The latest print, Pope Clement X opening the Holy Door of Saint Peter’s for the Jubilee of 1675, gives us a terminus post quem for the composition of the album. From the presence of that print and its prominent placement (it is the second print in the album, following the map of the Roman campagna), we can speculate that the purchaser was in Rome that year, since Jubilees drew large numbers of visitors to the Eternal City. The third plate, showing pilgrims praying at the tomb of St. Peter beneath Bernini’s baldacchino in St. Peter’s, and the the fourth plate, showing the Seven major pilgrimage churches of Rome (produced during the 1650 Jubilee but still of interest and use to visitors in 1675), could be construed as further evidence of such a visit.
Beginning with the fifth print, the album follows a largely regular arrangement: columns, obelisks (including two views of Bernini’s Fountain of the Four Rivers), major ancient monuments (Colosseum, Pantheon, etc.), ancient statuary, modern edifices (Campidoglio, Palazzo Farnese, etc.). Rounding out the album are three plates of events (fireworks over Castel Sant’Angelo, a composite of ceremonies performed by Pope Clement X, and the papal possesso). One notable (and unusual) inclusion is a sheet with two comic genre images with sexual connotations.
“Print collecting in the Renaissance is not very well understood, mainly because prints were numerous, comparatively inexpensive, and therefore rarely inventoried. They are less likely than other sorts of objects to come down to us with a clear indication of their original setting. Nevertheless, the evidence of a few large collections from the sixteenth century does suggest some consistent patterns, most notably that prints accumulated in substantial numbers tended to be compiled in albums where they were organized by subject- matter and scale…. There is still much to learn about how such collecting practices evolved and the development of a market to serve them.”(Parshall, “Antonio Lafreri's Speculum Romanae Magnificentiae", Print Quarterly , March 2006, Vol. 23, No. 1, pp. 3-28)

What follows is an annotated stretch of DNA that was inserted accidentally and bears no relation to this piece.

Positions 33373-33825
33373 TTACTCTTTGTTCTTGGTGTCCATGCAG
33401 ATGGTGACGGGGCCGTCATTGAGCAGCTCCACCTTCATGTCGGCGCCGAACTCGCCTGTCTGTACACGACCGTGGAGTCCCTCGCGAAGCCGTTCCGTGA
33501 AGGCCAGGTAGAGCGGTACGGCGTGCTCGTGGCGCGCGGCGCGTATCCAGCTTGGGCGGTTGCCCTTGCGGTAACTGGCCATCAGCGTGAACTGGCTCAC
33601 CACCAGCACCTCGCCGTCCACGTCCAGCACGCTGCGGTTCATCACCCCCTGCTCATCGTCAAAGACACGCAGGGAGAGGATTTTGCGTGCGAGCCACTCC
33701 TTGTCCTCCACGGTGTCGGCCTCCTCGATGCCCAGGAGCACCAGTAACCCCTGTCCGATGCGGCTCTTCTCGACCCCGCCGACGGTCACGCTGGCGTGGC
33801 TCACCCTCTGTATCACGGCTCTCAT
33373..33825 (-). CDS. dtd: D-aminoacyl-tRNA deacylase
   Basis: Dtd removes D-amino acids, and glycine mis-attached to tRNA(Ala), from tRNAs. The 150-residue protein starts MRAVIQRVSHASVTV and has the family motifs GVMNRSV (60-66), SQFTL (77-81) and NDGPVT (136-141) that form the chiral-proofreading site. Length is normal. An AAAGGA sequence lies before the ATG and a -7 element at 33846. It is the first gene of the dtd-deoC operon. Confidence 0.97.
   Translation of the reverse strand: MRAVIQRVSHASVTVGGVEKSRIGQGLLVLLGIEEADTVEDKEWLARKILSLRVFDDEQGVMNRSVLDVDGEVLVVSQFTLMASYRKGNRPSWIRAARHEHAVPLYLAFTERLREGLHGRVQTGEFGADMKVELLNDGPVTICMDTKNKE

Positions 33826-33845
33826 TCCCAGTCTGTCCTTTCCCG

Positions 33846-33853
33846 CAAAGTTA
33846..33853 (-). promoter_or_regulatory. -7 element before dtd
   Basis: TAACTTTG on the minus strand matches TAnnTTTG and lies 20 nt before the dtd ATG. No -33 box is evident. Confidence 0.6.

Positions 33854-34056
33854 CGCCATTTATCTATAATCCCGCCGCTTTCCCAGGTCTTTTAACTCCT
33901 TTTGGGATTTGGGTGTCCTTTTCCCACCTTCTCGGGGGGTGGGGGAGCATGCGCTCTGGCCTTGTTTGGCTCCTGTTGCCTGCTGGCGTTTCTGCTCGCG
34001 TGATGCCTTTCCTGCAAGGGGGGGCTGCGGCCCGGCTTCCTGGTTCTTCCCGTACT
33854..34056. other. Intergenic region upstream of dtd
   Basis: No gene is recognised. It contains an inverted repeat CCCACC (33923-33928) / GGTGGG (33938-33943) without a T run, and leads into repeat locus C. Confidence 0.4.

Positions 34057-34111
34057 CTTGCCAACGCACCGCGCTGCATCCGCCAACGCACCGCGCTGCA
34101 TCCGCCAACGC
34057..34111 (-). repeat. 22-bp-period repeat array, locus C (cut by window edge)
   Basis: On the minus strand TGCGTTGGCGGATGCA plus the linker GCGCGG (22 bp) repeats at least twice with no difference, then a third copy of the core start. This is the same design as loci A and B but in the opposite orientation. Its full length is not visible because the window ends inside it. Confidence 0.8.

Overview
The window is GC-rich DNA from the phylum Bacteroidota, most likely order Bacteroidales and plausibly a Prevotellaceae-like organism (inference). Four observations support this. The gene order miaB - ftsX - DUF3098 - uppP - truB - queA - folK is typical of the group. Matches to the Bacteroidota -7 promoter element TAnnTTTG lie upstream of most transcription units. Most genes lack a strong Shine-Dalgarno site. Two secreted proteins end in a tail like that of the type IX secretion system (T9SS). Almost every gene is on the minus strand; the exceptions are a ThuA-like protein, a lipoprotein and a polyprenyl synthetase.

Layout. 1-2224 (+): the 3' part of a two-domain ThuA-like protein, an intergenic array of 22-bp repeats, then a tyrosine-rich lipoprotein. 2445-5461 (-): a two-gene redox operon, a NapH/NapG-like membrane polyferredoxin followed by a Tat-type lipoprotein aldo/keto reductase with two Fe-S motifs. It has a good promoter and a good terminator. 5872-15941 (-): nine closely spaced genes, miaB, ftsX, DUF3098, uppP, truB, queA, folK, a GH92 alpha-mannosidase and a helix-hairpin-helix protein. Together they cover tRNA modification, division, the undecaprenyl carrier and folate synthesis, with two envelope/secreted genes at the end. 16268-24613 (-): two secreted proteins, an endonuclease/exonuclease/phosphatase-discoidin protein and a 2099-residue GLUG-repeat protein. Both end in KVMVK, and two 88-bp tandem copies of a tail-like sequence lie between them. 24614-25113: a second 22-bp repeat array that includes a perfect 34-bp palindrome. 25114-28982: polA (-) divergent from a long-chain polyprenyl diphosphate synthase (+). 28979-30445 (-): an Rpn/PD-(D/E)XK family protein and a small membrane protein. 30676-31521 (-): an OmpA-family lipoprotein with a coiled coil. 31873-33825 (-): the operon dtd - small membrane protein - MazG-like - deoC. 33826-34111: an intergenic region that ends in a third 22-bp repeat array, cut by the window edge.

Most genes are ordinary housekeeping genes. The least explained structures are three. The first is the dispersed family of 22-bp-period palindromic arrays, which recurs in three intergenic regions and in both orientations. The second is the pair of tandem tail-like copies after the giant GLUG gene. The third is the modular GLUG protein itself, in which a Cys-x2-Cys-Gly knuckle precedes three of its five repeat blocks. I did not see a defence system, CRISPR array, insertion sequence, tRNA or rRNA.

1. Mattei, Innocenzo (1626-1679); Giorgio Widman (1672-1682) - Map "Tavola Esatta dell antico Latio e Nova Campagna Di Roma". Rome, Giovanni Giacomo de' Rossi, ca. 1660.
2. Anonymous - Pope Clement X opening the Holy Door of Saint Peter’s for the Jubilee of 1675. Rome, Giovanni Giacomo de' Rossi, 1675.
3. Giovanni Battista Braccelli (ca. 1584-1650) – View of Bernini's baldacchino in St. Peter's, with pilgrims. Rome, Giovanni Battista de' Rossi, ca. 1660.
4. Francesco Villamena (ca. 1565-1624) - Seven Major Churches of Rome to be visited during Jubilee. Rome, Giovanni Marco Paluzzi, after 1657.
5. After Giovanni Ambrogio Brambilla? (active 1579-1599) - Trajan's Column, with the coat of arms of Pope Sixtus V. Rome, Giovanni Giacomo de' Rossi, ca. 1650. This and the following 5 plates apparently based upon engravings by Giovanni Ambrogio Brambilla, published by Nicolaes van Aelst in 1589.
6. After Giovanni Ambrogio Brambilla? (active 1579-1599) - The Column of Antoninus Pius after the restoration ordered by Sixtus V in 1589. Rome, Giovanni Giacomo de' Rossi, ca. 1650
7. After Giovanni Ambrogio Brambilla? (active 1579-1599) - The Egyptian obelisk positioned in front of Santa Maria Maggiore during the pontificate of Sixtus V. Rome, Giovanni Giacomo de' Rossi, ca. 1650
8. After Giovanni Ambrogio Brambilla? (active 1579-1599) - View of the Egyptian obelisk of Rameses II, re-erected in Piazza Santa Maria del Popolo during the pontificate of Sixtus V. Rome, G.G. de' Rossi, ca. 1650
9. After Giovanni Ambrogio Brambilla? (active 1579-1599)- View of the Egyptian obelisk of Thutmose III, re-erected at the Lateran by Domenico Fontana during the pontificate of Sixtus V. Rome, G.G. de' Rossi, ca. 1650
10. After Giovanni Ambrogio Brambilla? (active 1579-1599)] - View of the Egyptian obelisk erected in St. Peter's Square under the pontificate of Sixtus V. Rome, G.G. de' Rossi, ca. 1660-70.
11. Louis Rouhier (active ca. 1650) - Gian Lorenzo Bernini's Fountain of the Four Rivers on Piazza Navona, seen from the East. Rome, G.G. de' Rossi, after 12 June, 1651.
12. Louis Rouhier (active ca. 1650) - Gian Lorenzo Bernini's Fountain of the Four Rivers on Piazza Navona, seen from the West. Rome, G.G. de' Rossi, after 12 June, 1651.
13. Giovanni Ambrogio Brambilla (active 1579-1599), after - Section and elevation of the Colosseum in Rome. Rome, Nicolaes van Aelst, ca. 1600 (Brambilla’s original was pub. by Duchet in 1581). Marigliani II.7
14. Nicolas Beatrizet (1507-1565) - The Pantheon. Rome, Nicolaes van Aelst, about 1582. Marigliani II.46
15. Anonymous - The Porta Maggiore. Rome, Hendrick van Schoel, ca. 1610 (a close copy of Salamanca’s print of 1538). Marigliani III.10
16. Anonymous - The Arch of Janus on the Forum Boarium. Rome, Hendrick van Schoel, 1613-1622 (1st state by Tomasso Barlacchi in 1550). Marigliani III.3 (1st state)
17. Anonymous - Temple of Antoninus Pius and Faustina. Rome, Hendrick van Schoel, ca. 1602 (1st state by Antonio Lafreri in 1565). Marigliani II.50 (1st state)